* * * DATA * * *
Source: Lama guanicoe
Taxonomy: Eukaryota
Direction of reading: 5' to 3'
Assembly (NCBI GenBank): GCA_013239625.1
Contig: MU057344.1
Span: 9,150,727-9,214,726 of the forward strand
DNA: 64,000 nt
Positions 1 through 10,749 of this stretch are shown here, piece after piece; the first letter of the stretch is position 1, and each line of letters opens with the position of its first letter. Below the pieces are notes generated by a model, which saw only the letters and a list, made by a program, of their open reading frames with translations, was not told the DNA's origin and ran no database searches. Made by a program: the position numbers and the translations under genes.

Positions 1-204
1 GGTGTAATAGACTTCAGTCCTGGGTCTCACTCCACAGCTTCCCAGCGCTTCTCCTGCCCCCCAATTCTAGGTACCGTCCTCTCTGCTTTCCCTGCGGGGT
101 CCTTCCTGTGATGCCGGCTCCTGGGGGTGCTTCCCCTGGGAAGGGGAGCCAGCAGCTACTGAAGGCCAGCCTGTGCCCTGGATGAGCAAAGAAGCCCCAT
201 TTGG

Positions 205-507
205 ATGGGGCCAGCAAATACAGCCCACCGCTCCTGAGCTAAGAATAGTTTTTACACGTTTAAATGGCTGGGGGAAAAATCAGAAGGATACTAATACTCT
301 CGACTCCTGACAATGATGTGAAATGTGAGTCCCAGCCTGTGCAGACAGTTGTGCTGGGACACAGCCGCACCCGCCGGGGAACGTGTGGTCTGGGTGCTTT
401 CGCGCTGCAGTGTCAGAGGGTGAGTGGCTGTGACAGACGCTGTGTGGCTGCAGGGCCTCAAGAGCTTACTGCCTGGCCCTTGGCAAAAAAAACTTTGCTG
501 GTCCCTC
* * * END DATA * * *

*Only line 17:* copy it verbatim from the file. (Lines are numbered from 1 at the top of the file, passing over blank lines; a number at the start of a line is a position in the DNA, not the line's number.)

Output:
501 GTCCCTC